1. Choose the best programs to complement their goals and interests
2. Gain credit for the skills they acquire across college and their lifelong learning experiences
3. Control and manage their own credentials
4. Share, combine and present their accomplishments to unlock new employment and education opportunities
1 Reid Hoffman, Disrupting the Diploma, LinkedIn Blog, September 16, 2013 and others.2 FACT SHEET on the Presidents Plan to Make College More Affordable: A Better Bargain for the Middle Class
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What are Open Badges?
The concept of formally recognizing achievements related to knowledge or skill mastery is not new.
For many people the word badges is connected to scouting organizations and the achievement-based patches they issue. A related idea comes from video games. The original implementation of a game-based achievement system is credited to Microsoft, which introduced the Xbox 360 Gamerscore system in 2005. More recently mobile apps like Foursquare and online games like Farmville have firmly implanted the idea of badge earning in the popular lexicon.
Awards or badges for achievements have long existed in both education and employment. Colleges have conferred diplomas that represent the successful completion of a series of course-level requirements. Governments, industry and trade groups have issued certifications and licenses to signify competencies and professional skills. However, credentials representing achievement in this context are not standardized, rarely digital, and difficult to share. Secure, verified, web-enabled credentials in the form of badges that contain metadata documenting the badge issuer, requirements, and evidence, complement traditional certifications by making them more transparent and easier to transport, share and verify.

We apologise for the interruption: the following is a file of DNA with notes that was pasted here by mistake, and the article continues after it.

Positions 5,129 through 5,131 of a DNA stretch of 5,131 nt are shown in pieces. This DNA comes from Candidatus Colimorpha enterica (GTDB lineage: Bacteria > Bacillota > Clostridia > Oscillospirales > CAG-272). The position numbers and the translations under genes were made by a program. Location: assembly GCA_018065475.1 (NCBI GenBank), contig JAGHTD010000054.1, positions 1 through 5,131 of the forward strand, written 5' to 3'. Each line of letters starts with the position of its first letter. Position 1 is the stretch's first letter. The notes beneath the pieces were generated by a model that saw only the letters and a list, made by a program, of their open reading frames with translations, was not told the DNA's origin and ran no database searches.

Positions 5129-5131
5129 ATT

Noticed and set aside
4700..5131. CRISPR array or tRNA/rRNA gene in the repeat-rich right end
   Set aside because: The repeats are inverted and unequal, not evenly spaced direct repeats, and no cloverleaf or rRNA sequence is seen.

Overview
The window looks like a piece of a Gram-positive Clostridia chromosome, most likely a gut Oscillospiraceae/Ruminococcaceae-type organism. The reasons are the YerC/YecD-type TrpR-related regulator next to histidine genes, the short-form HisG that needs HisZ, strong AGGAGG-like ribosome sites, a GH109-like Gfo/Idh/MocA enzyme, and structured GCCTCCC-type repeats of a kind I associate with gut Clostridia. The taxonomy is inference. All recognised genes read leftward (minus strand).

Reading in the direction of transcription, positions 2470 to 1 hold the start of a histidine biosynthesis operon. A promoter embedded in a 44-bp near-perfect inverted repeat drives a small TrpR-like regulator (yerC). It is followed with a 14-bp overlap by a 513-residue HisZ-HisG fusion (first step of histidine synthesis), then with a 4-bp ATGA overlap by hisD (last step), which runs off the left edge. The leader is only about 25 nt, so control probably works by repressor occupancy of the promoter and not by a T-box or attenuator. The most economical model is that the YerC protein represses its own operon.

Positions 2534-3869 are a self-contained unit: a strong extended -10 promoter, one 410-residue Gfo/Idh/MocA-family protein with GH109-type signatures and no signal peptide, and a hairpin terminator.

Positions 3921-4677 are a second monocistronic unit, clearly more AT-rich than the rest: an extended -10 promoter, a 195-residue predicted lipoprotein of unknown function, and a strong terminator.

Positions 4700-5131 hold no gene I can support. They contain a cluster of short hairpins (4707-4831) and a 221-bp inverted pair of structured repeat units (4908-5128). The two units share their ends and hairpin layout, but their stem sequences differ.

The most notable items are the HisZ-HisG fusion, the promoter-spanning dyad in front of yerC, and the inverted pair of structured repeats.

To realize the full potential of a badge-based ecosystem, it is important that the interactions around badges are opennot proprietary. In late 2011, Mozilla, HASTAC and the MacArthur Foundation came together at the center of a broad community of collaborators to produce an open technical standard for any organization to create, issue, manage and verify digital badges. In March 2013, they released the first version of their Open Badge specification and the Open Badges Infrastructure (OBI) software that implements the standard.
The Open Badge standard allows any person or organization to define a badge (or a system of badges) to recognize achievements. Each badge begins with an imagea visual representation of the knowledge or skill represented by that particular badge. Open Badges use metadata attached to badge images to provide additional information; every badge tells its own story about what it signifies, how it was earned and which organization conferred it.
Open Badge metadata includes:
The defined outcomes required to earn the badge and the evidence earners provided to demonstrate their competence
The qualifications of the learning provider, credential sponsor, or issuing organization and their trustworthiness
The relationship between the badge and larger programs, professional learning pathways, and/or larger skill sets